5/29/2015

Workshop: Shaved Shoves


Here's a good example of how many old guitars come into the shop: with a pre-shaved or altered bridge. This is a '47 Martin. My opinion: who cares?



This guitar's shave job was "done right" in the past (not accurate-looking but well-cut) and so the saddle has good back-angle on it and the action was dialed-in (before my work) just about right, even. There are those who would say that something like this needs to be corrected with major surgery: neck reset, new tall bridge, hugely-tall saddle... but why? That's so invasive and considering the number of pro-botched reset jobs I've seen personally, not something I tend to favor if more miles can be gotten out of a guitar otherwise.

If a guitar absolutely needs a neck reset, then I understand. The telltale sign there is mismatched geometry at the neck joint (a "ski jump" at the fretboard extension is common) leading to very low height of the strings over the body if you want a proper setup. That's not ideal and doesn't give much room for top-belly error-adjustment as the guitar travels through the seasons and action rises and falls over the year (most do, slightly).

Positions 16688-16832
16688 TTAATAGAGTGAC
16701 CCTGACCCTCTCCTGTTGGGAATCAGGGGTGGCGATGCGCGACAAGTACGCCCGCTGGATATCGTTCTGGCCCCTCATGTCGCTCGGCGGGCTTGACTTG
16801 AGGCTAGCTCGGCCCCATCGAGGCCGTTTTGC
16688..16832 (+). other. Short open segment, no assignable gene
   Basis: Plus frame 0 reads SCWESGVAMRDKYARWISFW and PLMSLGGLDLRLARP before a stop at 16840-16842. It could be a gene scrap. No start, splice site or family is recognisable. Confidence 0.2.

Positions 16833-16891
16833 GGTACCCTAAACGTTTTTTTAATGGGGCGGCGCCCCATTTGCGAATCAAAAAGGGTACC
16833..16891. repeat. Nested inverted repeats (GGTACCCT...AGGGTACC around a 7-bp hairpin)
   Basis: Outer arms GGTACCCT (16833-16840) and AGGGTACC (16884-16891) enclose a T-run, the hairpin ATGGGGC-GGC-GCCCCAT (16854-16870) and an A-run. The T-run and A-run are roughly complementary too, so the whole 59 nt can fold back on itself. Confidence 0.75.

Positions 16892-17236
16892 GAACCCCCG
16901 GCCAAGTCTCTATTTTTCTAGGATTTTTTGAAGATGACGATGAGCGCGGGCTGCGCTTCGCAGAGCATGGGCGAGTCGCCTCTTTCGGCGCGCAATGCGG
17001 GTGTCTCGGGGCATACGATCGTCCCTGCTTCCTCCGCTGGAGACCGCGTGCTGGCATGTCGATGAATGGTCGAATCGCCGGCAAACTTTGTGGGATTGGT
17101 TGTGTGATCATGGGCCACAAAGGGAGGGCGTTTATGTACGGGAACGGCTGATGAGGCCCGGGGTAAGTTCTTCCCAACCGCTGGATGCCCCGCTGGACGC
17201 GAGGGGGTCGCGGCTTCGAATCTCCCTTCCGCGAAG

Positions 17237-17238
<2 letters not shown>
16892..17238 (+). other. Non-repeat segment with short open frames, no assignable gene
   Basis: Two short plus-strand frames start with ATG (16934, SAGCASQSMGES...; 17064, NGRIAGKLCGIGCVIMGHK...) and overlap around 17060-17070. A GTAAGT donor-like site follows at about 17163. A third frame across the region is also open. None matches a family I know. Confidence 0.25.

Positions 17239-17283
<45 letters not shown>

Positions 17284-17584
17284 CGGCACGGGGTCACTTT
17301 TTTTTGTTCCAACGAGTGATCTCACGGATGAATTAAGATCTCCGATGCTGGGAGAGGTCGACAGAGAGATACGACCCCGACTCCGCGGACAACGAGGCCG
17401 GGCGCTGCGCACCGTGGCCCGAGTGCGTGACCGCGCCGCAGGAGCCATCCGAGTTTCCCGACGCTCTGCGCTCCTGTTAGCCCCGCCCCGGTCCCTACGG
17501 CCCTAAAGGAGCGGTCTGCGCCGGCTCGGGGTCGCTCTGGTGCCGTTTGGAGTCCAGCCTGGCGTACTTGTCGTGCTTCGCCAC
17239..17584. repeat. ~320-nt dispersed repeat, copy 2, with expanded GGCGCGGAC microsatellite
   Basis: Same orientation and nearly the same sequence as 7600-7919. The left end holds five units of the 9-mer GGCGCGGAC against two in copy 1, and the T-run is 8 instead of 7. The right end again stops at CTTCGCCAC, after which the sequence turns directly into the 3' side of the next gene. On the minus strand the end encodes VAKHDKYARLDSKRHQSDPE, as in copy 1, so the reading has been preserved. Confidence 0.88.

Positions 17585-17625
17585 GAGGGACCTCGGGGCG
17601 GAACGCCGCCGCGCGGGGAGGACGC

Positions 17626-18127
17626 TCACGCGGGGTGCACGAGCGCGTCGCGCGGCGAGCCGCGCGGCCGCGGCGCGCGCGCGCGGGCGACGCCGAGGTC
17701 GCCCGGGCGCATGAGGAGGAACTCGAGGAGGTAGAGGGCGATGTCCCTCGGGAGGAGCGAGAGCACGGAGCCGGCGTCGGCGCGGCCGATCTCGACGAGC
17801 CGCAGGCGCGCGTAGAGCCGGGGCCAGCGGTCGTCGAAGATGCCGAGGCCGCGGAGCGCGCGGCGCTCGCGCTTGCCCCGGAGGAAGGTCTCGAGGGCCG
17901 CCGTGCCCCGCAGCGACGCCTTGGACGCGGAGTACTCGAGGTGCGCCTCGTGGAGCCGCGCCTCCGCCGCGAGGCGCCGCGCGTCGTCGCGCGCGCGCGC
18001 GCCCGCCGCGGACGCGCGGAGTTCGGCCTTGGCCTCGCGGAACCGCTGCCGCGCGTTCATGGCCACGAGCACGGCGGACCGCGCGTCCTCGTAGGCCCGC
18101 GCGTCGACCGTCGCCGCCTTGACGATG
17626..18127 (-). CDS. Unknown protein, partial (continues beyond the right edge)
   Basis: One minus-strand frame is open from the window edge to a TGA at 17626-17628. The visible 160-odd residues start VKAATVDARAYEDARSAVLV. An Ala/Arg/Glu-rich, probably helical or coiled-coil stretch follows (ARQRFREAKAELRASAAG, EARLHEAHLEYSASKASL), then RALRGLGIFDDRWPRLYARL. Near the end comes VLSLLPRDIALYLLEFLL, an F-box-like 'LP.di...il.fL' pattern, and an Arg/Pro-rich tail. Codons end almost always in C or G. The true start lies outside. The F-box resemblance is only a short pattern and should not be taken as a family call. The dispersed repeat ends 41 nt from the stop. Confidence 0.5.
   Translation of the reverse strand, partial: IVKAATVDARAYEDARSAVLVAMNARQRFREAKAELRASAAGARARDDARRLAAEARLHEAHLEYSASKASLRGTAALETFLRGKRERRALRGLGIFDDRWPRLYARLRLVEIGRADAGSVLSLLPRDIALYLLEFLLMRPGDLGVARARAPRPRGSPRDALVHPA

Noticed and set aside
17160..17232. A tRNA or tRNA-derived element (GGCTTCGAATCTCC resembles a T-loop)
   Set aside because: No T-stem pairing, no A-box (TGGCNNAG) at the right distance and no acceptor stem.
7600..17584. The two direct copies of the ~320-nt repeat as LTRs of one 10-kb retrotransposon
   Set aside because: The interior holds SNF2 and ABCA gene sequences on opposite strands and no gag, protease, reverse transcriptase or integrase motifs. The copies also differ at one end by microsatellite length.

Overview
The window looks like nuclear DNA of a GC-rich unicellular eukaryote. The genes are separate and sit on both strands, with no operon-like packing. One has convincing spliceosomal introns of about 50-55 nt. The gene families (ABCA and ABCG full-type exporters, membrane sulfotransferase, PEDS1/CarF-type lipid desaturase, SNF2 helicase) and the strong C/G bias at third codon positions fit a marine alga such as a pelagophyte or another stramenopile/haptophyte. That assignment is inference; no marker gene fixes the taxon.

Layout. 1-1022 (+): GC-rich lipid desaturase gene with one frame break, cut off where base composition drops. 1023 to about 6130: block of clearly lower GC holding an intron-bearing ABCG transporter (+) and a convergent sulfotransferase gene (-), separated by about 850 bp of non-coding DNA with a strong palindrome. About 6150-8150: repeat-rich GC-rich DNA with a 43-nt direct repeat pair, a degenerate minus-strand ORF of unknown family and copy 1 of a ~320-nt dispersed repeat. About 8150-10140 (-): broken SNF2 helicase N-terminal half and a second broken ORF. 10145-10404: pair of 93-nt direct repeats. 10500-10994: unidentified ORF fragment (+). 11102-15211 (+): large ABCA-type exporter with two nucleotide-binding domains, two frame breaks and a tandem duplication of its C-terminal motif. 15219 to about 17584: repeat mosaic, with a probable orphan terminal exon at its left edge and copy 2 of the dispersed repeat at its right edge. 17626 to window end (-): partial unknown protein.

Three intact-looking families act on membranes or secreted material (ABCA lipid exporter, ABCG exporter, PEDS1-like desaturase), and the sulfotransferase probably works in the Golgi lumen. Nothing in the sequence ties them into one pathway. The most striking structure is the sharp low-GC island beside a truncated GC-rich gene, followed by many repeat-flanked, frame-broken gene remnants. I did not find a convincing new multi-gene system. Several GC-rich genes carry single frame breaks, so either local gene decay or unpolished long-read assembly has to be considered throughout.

But... if a guitar comes in and this is how it's been for a while? Spruce it up, set it up more closely, and be happy that it'll probably go the next 50 in just as happy a fashion if it's taken care-of.

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